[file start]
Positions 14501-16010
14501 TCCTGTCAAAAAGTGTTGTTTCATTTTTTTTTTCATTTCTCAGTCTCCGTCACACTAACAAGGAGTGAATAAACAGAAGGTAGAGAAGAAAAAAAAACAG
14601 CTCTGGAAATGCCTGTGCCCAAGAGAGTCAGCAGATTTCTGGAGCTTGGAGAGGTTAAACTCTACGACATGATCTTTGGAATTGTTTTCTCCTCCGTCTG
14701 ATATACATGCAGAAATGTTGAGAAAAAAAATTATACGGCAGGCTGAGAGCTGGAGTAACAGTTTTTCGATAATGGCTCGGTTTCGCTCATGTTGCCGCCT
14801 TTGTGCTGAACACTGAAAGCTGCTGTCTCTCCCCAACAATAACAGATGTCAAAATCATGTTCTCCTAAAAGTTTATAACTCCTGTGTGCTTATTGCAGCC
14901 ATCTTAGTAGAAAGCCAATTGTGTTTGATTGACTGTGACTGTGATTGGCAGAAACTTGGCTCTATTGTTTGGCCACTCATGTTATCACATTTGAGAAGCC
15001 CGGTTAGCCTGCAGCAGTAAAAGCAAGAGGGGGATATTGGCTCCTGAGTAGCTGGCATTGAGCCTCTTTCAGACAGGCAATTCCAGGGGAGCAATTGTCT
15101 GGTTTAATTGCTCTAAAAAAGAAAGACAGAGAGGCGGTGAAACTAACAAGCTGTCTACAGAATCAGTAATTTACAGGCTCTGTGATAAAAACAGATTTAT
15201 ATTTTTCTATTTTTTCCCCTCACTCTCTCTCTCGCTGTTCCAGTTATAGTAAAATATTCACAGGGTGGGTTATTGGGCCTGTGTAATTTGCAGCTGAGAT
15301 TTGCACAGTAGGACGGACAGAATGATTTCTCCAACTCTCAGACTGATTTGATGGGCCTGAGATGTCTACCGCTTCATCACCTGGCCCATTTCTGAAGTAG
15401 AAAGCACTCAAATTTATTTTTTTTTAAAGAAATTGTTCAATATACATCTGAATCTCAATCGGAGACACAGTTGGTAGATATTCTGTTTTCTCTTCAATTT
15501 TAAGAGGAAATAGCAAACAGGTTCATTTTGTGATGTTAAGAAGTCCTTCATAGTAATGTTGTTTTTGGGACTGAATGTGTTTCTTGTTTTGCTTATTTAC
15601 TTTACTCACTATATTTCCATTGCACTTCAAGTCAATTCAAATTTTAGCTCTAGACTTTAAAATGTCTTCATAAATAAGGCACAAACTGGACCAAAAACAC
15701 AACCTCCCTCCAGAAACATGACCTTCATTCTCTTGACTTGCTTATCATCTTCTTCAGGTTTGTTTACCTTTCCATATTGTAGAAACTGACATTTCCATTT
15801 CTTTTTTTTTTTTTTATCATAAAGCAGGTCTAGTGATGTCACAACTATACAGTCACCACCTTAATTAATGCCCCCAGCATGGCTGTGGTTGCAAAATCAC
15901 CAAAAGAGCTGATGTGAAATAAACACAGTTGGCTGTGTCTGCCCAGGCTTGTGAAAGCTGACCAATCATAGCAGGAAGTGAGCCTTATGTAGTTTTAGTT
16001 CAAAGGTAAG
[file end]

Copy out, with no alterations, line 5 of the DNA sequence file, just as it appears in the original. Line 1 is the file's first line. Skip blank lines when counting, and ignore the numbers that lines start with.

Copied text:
14801 TTGTGCTGAACACTGAAAGCTGCTGTCTCTCCCCAACAATAACAGATGTCAAAATCATGTTCTCCTAAAAGTTTATAACTCCTGTGTGCTTATTGCAGCC